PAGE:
Bryson’s book is a godsend. I read it a few years ago. There is also a series on the BBC about the history of the climate change debate, which you may find interesting. It’s on iPlayer now.

    Personally, I was never a sceptic, but I was certainly confused and therefore unwilling to commit. Discussing the matter with a sceptic was very much like discussing genetic evolution with a creationist.

  2. What a brilliant letter that is to NTL! Thanks for the link.

    Re: “There is also a series on the BBC about the history of the climate change debate, which you may find interesting. It’s on iPlayer now.”

    Um… thanks Richard. I’m watching tonnes of iPlayer now that I have no internet. BT has generously agreed to activate our phone on the 17th, and we should be able to get online shortly after that. In the mean time I am lingering around work to communicate, where both BBC iplayer and my personal email are both blocked. Hopefully it will still be up in a few weeks.

  3. Right. Not having an Internet connection would make watching stuff on it quite difficult. That’s exactly the kind of thing I need to realise for myself. 🙂

  4. With respect, isn’t this a bit of a non-issue? Science is a discourse, and subject to the usual ebb and flow and sturm und drang of human passion, but it’s not just any discourse. I think Kuhn pushes this far too far.

    If — I stress if — there are credentialed scientists who can present compelling evidence that casts doubt on the near-consensus about anthropogenic global warming, that evidence will, I believe, win out. It will win out because it will be true in the way that scientific findings are true — confirmed by evidence, vetted by peer review, etc. Scientists may have their pet grievances and preferences, but if they’re scientists, they’ll come around. Call me an idealist …

    Moreover, in this case, we know there are gigantic pots of gold awaiting any scientist who can present such a scientific case. We know this because the pots of gold are currently going to the support of, well, hack science. So this particular scientific finding, if ever found — again, huge if — has a bright financial future that ensures it will be widely propagated over and above the usual scientific finding. This dynamic is not present in, say, the science of abiogenesis. As fascinating as it is, no one is out there dangling gigantic pots of gold for preferred outcomes — Templeton Foundation excepted, maybe, but let’s face it, the Templeton Foundation is not on the level of Exxon-Mobil-Conoco-Phillips-Ford-GM-Daimler etc.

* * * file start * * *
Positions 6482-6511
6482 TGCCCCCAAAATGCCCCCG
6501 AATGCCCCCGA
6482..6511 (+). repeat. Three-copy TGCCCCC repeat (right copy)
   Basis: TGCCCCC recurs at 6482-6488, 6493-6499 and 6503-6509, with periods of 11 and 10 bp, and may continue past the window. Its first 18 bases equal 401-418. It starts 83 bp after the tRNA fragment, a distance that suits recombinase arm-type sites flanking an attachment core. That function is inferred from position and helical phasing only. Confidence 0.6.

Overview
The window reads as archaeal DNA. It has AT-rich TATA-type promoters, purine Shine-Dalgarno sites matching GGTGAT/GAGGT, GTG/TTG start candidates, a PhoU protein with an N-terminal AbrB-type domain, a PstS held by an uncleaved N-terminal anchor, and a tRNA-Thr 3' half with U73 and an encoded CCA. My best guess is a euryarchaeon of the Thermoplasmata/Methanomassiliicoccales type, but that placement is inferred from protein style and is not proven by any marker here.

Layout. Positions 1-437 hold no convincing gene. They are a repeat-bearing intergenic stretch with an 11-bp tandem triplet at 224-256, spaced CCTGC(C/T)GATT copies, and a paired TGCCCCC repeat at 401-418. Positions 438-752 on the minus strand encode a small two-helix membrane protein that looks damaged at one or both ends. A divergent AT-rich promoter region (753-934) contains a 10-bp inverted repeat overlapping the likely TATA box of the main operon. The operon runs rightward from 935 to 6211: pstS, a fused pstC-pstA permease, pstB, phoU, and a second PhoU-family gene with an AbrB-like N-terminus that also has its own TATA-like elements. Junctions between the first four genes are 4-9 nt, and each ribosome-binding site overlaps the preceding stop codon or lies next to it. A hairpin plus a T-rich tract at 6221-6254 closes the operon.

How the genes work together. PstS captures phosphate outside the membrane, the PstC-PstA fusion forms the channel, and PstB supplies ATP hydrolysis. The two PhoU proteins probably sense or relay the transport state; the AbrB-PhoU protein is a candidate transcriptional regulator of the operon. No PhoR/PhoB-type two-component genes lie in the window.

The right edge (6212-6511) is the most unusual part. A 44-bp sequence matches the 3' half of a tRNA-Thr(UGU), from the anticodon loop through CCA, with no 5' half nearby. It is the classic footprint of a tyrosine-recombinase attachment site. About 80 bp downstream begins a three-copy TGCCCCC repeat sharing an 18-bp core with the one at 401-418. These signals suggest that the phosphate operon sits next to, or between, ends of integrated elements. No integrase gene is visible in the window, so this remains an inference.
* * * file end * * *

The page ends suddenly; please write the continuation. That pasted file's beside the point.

I say read Kuhn, but read his critics too. There are paradigms, but it doesn’t follow that everything is nothing but a paradigm. In terms of his extended example: in hindsight, I think we can say with pretty good confidence that Copernicus got it right and Ptolemy had it wrong. I think he overstates the importance of “discourse” and understates the importance of evidence.

    But I could be wrong on all of this. And by that I mean actually wrong, not just a member of a different discursive community. 😉

  5. Beautiful post! I am so happy you tossed out something of yours to read because I was having such painful withdrawal symptoms with your moving. 🙂

    You’ve raised at least two fascinating questions. I’m going to give each one some thought before responding.

  6. @ Dale: thanks for your thoughtful comments. I agree with you, but I feel a sense of urgency about this particular issue (inevitable, the more I read about it) that makes discourse subject to the “ebb and flow and sturm und drang of human passion” on this subject intolerable to me. What I want to discover is that magic pin that punctures the balloon of this “debate”. Obviously there isn’t one – the only thing we can do is be an example of the change we want to see – I think that is some twee phrase plagiarised off a bumper sticker… or maybe a lyric to a song someone posted on my myspace page – and wait for the rest of the world to catch up.

    As far as the pace of paradigm shifts in the scientific community are concerned, with regards to climate change scientists are well ahead of the rest of us in accepting this one. In fact, after I wrote this post I tried to think of an example of one of these Aggrieved Boffins and couldn’t. If anything, I more often come across scientists who have found errors in accepted models or collected unexpected data are afraid to speak up for fear their comments will be leapt upon and misrepresented by the scepticism industry. In retrospect, I could only think of one guy – an Australian proponent of the “greening earth”, I think, who I could not tie directly to corporate money, and he was essentially repeating the findings and theories of Arrhenius (fine work for 1896!)

    So yeah, this whole post is perhaps moot, especially in the light of the recent developments in the trial of Greenpeace activists in the UK for defacing a coal plant, which I am going to post about right this minute…

  7. “So how do we challenge seemingly independent, credentialed, published, reputable scientists…”

    Easy. Just discredit them, either professionally or personally. It’s done all the time. We all know this. We see it done every day.

    Hard. Peer review their science and prove it to be flawed.

  8. Browsing for something else in the Library, I stumbled in to “Inconvenient Truth” — the book. I loved it. If you think you’ve seen the movie so you can skip the book — think again.

    Personally, I’m getting a little tired of the debate about whether or not global warming is happening (there are still a lot of skeptics). I’m convinced that it IS happening and we’re not going to do anything about it. If you see what our future holds, Gore’s book is worth a look.

  9. Hi, dad,

    I think we already have an Inconvenient Truth, but my sweetheart brought it in to work for his “doom lending library” (the final destination of all our ecology, climate change and peak oil books and videos) before I got a chance to read it, and now somebody’s borrowed it. I have to get through Six Degrees and the Last Generation at the moment, but I’ll chase it down eventually.

    I imagine the “debate” is pretty heated in Alberta – what with the oil sands economy back home Canada is among the top three polluters in the world. It’s actually the first thing people in the UK comment on when I say I’m from Canada. “Canada, you say? Aren’t you the world’s worst polluters?” (“No, THIRD worst” I correct).